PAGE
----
Blog Post

A Boom and Bust Cycle for Solar: Is SunPower In Trouble?

Stay on Top of Enterprise Technology Trends

Get updates impacting your industry from our GigaOm Research Community
Join the Community!

Just nine days into the new year, SunPower has already come out with what should be viewed as positive news — so why has its stock stumbled? The company has unveiled construction plans and a financing deal with GE Energy Financial Services, yet its shares have slumped 20 percent since the first trading day of 2008. But SunPower is not alone. Other solar companies, especially many of the newly public Chinese firms such as Trina Solar, Yingli Green Energy and Solarfun Power Holdings, have seen their stocks fall as well.

We’re thinking solar is about to swing into one of those boom-and-bust cycles, familiar to those in the housing or semiconductor industries, and investors should expect more volatility ahead. As in those industries, building solar cells is a big, capital intensive business and economies of scale are the primary way to make money. When demand starts to fall or there’s too much supply, it takes a while to adjust the course. It’s about time for solar to begin its adjustment.

Much as chip companies in the late 90s faced the rise of Taiwanese foundries as competitors, solar cell manufacturers have seen an influx of low-cost competition from the east. In 2007, several Chinese solar cell companies hit the American public markets. SunPower has some innovation and design expertise that can protect its margins, but first it has to get large enough to wrangle the best prices out of materials suppliers, as well as build out factories it can run at full capacity.

SunPower, with its plans for a manufacturing plant in the Philippines, is offsetting some of its costs, but it still has net profit margins over the last 12 months of only 2.5 percent. That’s pretty slim, and compared with some of the Chinese companies in this field, whose net profit margins have ranged anywhere from 6 percent to 30 percent over the last 12 months, SunPower looks overvalued. It also has little room for error in its business plan.

With planned capacity for solar manufacturers due to top 12 GW in the next year and demand estimated to range between 3GW and 5GW, there is also the real danger of too much supply. That’s good for buyers of solar cells, but bad for sellers. The latest energy bill, signed in December by President Bush, didn’t renew the solar tax credit, which means demand won’t be spurred by subsidies. Unless oil continues to rise beyond $100 a barrel, making solar energy cheap by comparison, this year may be rough for SunPower and its stockholders.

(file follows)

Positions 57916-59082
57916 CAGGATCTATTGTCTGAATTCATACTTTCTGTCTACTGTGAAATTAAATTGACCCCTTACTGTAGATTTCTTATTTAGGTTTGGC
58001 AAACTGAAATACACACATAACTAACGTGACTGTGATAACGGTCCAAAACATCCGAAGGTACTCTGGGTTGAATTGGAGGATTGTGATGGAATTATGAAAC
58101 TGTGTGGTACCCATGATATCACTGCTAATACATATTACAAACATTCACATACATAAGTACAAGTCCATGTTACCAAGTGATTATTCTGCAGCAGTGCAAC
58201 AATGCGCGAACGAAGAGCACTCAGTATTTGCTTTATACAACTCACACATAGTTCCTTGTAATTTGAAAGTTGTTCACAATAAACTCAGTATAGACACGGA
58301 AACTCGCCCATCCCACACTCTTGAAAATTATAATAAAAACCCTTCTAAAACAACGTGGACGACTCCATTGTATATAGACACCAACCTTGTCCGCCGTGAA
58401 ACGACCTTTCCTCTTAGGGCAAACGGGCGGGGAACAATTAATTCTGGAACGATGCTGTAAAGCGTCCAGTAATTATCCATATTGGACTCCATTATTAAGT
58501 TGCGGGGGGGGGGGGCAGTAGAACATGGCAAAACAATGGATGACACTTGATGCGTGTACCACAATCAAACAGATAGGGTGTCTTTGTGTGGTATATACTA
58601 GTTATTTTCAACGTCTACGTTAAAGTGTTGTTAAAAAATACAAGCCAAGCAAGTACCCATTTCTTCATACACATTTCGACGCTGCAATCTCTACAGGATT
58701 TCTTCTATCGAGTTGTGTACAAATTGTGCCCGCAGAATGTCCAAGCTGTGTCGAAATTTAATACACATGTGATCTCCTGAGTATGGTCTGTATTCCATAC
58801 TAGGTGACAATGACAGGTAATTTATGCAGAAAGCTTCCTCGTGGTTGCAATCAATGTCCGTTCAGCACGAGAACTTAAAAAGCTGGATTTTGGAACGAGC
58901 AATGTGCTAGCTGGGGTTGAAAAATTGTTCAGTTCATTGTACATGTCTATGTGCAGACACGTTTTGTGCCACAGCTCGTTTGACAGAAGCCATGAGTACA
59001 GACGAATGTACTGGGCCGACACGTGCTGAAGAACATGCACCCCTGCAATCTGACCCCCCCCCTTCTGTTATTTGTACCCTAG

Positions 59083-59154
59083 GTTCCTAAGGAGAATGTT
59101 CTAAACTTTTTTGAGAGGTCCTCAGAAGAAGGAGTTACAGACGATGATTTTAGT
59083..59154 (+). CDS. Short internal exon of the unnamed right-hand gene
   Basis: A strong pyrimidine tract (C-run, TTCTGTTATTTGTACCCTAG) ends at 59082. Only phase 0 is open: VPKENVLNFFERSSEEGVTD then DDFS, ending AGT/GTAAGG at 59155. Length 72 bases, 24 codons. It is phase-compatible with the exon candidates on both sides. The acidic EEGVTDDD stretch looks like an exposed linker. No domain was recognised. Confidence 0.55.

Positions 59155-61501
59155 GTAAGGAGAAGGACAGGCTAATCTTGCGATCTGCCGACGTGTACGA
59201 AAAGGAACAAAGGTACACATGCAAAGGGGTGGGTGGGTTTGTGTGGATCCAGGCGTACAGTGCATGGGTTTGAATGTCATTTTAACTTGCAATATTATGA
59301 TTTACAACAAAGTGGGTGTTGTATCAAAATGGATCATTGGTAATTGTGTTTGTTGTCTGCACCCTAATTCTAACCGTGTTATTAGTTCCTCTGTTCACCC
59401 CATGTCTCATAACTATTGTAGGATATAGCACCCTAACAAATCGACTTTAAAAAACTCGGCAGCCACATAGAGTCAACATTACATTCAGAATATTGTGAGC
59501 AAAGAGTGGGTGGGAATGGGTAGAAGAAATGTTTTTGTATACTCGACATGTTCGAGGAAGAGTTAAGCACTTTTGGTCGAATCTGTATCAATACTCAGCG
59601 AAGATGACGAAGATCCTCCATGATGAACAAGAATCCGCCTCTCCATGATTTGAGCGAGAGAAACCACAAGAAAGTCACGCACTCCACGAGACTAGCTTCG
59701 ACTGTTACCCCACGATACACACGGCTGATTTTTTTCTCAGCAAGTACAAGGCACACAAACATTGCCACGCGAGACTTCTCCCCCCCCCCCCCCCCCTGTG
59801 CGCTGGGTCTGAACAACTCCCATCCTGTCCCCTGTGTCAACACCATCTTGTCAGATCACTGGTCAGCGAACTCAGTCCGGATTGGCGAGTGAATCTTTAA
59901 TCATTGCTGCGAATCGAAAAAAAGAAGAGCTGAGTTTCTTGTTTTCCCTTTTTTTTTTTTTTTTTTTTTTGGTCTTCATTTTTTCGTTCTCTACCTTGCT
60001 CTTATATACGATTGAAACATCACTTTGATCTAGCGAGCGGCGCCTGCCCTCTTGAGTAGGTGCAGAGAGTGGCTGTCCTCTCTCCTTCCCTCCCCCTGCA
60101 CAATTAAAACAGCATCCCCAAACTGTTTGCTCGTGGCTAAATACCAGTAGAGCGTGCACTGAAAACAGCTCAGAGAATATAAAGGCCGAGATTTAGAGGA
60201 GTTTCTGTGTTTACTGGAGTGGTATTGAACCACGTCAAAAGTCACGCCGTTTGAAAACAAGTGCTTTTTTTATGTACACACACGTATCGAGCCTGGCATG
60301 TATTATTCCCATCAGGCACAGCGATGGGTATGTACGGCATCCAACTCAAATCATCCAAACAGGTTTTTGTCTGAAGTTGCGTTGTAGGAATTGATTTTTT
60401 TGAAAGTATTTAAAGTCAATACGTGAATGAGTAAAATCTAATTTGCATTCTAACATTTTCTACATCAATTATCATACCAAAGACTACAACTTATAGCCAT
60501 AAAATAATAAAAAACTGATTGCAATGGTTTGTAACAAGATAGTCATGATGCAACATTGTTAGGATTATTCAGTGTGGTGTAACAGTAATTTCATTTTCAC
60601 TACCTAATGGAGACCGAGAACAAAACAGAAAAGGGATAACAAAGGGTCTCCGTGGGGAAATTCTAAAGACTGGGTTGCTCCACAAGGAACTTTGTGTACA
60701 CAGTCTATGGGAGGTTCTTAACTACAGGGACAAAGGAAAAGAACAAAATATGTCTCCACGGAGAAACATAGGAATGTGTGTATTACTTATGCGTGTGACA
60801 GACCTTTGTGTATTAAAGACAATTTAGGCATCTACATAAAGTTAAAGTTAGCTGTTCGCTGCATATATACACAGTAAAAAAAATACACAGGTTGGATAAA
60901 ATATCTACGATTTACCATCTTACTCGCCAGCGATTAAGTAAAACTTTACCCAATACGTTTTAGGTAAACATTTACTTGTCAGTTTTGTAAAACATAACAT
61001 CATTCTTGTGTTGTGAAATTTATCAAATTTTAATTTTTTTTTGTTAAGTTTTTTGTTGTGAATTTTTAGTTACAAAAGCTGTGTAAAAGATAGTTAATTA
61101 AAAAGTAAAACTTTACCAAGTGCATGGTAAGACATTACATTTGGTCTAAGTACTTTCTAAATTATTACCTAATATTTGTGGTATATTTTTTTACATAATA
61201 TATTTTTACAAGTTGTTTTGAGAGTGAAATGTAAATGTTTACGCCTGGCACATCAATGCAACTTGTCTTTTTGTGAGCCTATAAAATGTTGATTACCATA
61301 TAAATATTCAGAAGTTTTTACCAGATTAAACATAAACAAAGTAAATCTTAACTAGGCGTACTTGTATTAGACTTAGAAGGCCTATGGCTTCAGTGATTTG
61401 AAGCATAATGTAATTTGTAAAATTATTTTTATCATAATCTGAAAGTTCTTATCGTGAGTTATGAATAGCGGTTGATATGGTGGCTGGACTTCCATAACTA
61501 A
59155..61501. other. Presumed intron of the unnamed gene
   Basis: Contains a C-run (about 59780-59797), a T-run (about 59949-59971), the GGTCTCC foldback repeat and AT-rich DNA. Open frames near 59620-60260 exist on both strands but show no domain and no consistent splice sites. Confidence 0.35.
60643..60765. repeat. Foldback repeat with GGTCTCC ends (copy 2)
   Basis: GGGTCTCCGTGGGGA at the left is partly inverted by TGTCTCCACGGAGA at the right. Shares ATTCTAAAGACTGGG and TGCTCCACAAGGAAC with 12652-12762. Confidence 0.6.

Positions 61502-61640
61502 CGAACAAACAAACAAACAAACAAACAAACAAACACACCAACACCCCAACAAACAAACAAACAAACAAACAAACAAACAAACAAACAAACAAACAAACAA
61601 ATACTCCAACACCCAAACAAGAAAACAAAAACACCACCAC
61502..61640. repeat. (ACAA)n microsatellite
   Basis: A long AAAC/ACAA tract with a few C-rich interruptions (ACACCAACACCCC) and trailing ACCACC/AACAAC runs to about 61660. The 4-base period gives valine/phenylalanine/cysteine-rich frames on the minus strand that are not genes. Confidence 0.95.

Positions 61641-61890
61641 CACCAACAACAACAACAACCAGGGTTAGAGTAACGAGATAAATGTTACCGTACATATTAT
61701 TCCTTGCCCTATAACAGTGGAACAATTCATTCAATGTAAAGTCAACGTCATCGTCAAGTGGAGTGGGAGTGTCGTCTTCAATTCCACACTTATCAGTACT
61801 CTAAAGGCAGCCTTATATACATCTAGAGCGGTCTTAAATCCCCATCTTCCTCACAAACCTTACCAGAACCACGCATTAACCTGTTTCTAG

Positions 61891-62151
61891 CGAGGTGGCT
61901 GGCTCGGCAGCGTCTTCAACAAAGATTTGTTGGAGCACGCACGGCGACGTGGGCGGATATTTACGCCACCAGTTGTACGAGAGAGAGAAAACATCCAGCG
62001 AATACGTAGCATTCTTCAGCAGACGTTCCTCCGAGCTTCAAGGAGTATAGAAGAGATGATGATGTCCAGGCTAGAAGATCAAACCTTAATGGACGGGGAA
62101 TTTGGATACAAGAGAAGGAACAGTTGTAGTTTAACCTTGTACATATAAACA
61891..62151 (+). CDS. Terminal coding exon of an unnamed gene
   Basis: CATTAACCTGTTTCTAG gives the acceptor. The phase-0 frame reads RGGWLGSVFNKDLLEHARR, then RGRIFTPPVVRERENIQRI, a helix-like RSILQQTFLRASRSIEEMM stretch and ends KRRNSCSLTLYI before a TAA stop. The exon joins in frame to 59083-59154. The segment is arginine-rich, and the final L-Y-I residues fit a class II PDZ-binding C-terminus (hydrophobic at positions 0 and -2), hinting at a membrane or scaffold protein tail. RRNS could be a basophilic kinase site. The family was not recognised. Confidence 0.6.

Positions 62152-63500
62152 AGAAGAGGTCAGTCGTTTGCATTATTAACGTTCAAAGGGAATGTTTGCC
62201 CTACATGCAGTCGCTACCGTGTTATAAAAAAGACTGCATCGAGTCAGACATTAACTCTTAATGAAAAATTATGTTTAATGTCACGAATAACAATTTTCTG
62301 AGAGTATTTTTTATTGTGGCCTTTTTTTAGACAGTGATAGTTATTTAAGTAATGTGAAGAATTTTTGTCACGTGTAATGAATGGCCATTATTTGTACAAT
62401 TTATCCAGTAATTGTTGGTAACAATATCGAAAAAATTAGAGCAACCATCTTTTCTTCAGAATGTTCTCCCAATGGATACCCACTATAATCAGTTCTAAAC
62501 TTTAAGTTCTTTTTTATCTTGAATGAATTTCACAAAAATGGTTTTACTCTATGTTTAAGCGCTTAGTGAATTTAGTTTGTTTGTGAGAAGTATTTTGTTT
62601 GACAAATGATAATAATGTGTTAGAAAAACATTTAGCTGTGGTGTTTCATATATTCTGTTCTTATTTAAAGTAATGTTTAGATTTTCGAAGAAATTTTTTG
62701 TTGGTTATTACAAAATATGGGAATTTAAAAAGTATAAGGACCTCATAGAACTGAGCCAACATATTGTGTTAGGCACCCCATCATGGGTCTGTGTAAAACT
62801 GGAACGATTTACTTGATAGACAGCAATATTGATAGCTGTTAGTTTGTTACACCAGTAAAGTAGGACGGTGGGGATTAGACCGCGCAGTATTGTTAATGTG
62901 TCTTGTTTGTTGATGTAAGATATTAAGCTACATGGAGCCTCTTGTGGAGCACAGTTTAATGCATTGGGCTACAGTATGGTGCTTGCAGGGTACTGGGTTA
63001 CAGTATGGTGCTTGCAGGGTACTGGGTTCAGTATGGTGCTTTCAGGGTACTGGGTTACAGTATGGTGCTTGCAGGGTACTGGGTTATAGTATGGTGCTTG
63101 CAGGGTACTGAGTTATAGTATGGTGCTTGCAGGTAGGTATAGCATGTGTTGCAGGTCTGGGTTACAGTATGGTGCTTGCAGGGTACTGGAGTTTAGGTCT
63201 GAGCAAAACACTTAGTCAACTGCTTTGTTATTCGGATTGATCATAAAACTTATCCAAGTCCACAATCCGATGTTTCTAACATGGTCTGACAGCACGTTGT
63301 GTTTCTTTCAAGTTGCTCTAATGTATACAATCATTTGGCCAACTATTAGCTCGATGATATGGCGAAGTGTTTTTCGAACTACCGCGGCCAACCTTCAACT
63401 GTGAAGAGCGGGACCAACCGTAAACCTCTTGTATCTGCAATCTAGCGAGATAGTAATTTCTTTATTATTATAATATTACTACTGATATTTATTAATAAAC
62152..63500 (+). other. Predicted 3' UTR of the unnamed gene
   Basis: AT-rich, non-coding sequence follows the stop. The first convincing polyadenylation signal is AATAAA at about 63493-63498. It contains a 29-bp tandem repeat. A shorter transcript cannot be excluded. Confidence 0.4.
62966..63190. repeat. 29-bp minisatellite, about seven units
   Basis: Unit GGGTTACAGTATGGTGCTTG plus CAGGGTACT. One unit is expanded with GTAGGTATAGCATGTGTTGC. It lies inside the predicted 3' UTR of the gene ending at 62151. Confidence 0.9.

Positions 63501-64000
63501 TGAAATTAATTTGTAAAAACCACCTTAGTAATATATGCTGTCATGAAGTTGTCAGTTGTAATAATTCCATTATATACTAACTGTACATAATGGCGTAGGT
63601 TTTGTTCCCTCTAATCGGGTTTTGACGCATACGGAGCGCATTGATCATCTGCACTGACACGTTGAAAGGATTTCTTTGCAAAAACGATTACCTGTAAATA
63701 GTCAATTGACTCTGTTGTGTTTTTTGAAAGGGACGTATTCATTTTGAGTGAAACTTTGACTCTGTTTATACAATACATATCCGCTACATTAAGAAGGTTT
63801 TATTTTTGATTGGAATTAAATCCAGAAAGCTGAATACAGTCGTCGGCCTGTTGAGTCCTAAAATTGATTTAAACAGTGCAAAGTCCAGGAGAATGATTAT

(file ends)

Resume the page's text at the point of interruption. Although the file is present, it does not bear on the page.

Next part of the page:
SunPower’s stock had flown higher than many of its competitors, which is why its fall in the last few days has been so dramatic — it has seen $1.6 billion erased from its market cap. SunPower may be a harbinger for a solar bust, but much like the chip industry, whose products are always in demand, solar should eventually rebound with slightly more realistic valuations.

6 Responses to “A Boom and Bust Cycle for Solar: Is SunPower In Trouble?”

  1. Green energy is definitely the best solution in most cases. Technology like solar energy, wind power, fuel cells, zaps electric vehicles, EV hybrids, etc have come so far recently. Green energy even costs way less than oil and gas in many cases.

  2. Stacey Higginbotham

    Dan I’m glad we agree on the valuation and I do agree that the ITC will have a local, rather than global affect, but I think it may affect stocks trading on U.S. markets simply based on perception. Also, with Germany phasing out its solar subsidies, demand in one of the, if not the, largest market for solar could fall. Since most of the solar panel manufacturers have supply contracts already in place for their polysilicon supplies that match with their planned manufacturing capacity, I’m not sure how much their growth will be constrained by that in the near term. But you’re right about the Chinese guys. Maybe the comparison was too broad.

  3. While I don’t disagree that solar stocks are over-valued and due for a correction, your rational is slightly off base. An excess of manufacturing capacity does not necessarily mean a supply/demand imbalance. In a market where manufacturers are supply constrained (polysilicon shortage) one would expect there to be excess capacity. In addition, with the exception of Suntech few Chinese companies are manufacturing cell technology. Many are simply buying cells from Europe and manufacturing modules. Lastly, while the failure to extend the ITC will have a significant impact upon the domestic demand, modules are a commodity in a global market. The US is not the primary market for most soalr technology. Again, I don’t disagree that many solar stocks (First Solar) are due for a correction.